Carter replied that the district relied on environmental testing that dated to the 1980s when developing its proposal. He also said the state wouldn’t increase funding from the BEST grant program or consider an appeal on the asbestos determination by the Colorado Department of Public Health and Environment
According to the district, four abatement bids, ranging from $1.3 to almost $2.5 million, were received last month, and one demolition bid of nearly $1.1 million was secured. The district had slightly more than $900,000 budgeted for both abatement and demolition.
At the workshop, Re-1 board president Jack Schuenemeyer backed up Carter’s assertion that no promises were ever made to demolish the old high school. Again, Sheek disagreed, recalling a conversation that took place in addition to the memorandum. That meeting took place in 2012 at the First National Bank, Sheek said.
“I can remember Alex saying, ‘We are going to cannibalize that building,’” Sheek said.
Schuenemeyer quickly interjected, stating that the district needed to decide how to move forward.
Carter subsequently recommended his “best solution,” advising that the district’s administrative offices could relocate from the Downey School on Elm Street into a wing of the old high school. The decision could then allow the Children’s Kiva Montessori School to transfer to the Downey School, Carter said.
Carter also told board members that officials with the Piñon Project had expressed an interest in consolidating its properties and moving into another wing of the old high school. Carter said a portion of the old schoolhouse could also be used for food storage and warehouse space.
“That’s the vision I have,” Carter said.
Carter then added that the football field at the old high school, a 10-acre expanse, could be made into a city park, for example.
“That would be a valuable parcel of land,” Carter said.
He then apologized to Sheek, stating that he was under a lot of stress after informing staff late last week of his resignation. Sheek said she understood, and continued to follow up her initial point.
“Sadly, I think you’re getting ready to leave, and you’re going to leave this community with a giant albatross around our necks,” Sheek told Carter.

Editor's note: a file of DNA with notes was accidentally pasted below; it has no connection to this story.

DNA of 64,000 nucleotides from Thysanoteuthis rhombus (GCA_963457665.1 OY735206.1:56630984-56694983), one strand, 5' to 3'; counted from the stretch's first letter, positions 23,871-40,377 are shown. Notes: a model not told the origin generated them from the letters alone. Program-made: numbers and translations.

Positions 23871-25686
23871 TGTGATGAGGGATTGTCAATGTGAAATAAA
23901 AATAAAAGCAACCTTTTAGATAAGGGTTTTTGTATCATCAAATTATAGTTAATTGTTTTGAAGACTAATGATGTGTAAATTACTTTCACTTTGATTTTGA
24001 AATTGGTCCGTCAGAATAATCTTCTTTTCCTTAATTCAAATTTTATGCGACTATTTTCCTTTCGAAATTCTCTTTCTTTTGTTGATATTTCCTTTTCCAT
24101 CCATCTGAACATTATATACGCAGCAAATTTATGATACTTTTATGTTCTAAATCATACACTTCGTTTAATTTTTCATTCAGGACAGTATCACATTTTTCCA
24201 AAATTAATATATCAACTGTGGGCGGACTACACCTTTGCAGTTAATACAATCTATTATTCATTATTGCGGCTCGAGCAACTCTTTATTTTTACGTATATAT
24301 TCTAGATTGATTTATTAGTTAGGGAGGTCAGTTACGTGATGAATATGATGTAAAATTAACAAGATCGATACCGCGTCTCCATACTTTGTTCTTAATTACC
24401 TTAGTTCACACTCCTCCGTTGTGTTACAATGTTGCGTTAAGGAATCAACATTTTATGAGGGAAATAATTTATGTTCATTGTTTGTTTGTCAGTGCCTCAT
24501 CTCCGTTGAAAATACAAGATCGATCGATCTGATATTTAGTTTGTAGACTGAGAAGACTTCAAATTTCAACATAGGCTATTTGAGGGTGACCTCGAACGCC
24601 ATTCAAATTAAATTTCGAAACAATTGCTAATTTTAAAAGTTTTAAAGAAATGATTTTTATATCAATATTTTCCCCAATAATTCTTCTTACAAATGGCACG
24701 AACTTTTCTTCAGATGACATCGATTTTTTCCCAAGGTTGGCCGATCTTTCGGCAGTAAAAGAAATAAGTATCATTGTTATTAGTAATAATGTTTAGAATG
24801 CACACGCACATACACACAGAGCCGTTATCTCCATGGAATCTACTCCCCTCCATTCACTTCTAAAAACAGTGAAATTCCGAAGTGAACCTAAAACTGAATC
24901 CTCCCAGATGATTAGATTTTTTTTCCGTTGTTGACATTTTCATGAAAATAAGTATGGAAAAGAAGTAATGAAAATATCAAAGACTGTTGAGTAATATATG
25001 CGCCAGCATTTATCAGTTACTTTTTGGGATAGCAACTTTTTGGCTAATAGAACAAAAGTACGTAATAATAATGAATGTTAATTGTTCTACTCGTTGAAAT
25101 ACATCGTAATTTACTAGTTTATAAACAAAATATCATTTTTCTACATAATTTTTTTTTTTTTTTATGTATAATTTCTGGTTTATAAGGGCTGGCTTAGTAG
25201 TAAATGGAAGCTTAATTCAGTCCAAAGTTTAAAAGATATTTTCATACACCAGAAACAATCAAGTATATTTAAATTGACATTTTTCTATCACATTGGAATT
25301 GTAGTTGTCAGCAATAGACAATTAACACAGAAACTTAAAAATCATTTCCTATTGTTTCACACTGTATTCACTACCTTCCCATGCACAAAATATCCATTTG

“That’s one way to look at it,” he replied.
“We’re not going to allow that to happen,” Schuenemeyer added.
As the discussion drew to a close, one resident among the two dozen in attendance, addressed the mercury contained in an auxiliary gym at the former schoolhouse. “I think the building is going to become a mausoleum of toxic waste,” the man said.
Carter dismissed the claim, stating that the gym had been locked down for more than two years, and no one was in danger of mercury poisoning if the gym remained blocked from public access.
Although the board took no official action on Tuesday, the board instructed Carter to obtain cost estimates to remodel the building for future use.
According to the district’s 2012 BEST grant application, maintenance costs were projected at $60,000 annually. The grant application also noted the 142,000-square-foot structure had roof drainage issues, high fire safety concerns, poor indoor air quality and a faulty electrical system that needed to be replaced. In 2012, complete renovation estimates of the old school were projected at $36 million.
The old high school building was retired with an earth-friendly, modern two-story 152,000-square-foot academic structure last fall. The project totaled nearly $41.4 million, funded by a $22.2 million Colorado Department of Education BEST grant and an $18.9 million local 20-year bond measure.